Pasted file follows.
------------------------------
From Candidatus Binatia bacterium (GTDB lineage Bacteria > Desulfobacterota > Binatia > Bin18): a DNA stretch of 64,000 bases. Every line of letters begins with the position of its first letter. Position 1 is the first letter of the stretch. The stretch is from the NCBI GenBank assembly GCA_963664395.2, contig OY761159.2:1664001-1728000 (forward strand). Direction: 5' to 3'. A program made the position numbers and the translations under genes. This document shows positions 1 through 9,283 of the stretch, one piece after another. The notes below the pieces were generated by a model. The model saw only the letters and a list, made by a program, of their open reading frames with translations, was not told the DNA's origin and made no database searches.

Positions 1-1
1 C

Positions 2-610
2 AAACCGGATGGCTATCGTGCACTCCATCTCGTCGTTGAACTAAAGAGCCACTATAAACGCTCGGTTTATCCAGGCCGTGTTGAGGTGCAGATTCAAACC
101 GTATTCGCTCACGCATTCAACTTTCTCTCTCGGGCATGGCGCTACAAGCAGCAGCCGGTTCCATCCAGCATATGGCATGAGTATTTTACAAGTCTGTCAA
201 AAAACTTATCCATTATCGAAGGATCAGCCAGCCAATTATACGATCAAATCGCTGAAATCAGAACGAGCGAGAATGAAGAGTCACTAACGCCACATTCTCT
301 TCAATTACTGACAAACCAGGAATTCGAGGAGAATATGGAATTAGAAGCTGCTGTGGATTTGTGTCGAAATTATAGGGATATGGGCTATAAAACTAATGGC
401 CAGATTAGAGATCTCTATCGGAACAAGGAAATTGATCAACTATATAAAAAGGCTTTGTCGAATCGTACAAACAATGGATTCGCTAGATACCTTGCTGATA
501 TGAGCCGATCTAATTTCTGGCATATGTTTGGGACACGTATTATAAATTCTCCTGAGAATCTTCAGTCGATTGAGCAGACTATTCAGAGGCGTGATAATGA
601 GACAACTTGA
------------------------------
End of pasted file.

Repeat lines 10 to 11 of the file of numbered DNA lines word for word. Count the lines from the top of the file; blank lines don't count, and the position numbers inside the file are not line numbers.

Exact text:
501 TGAGCCGATCTAATTTCTGGCATATGTTTGGGACACGTATTATAAATTCTCCTGAGAATCTTCAGTCGATTGAGCAGACTATTCAGAGGCGTGATAATGA
601 GACAACTTGA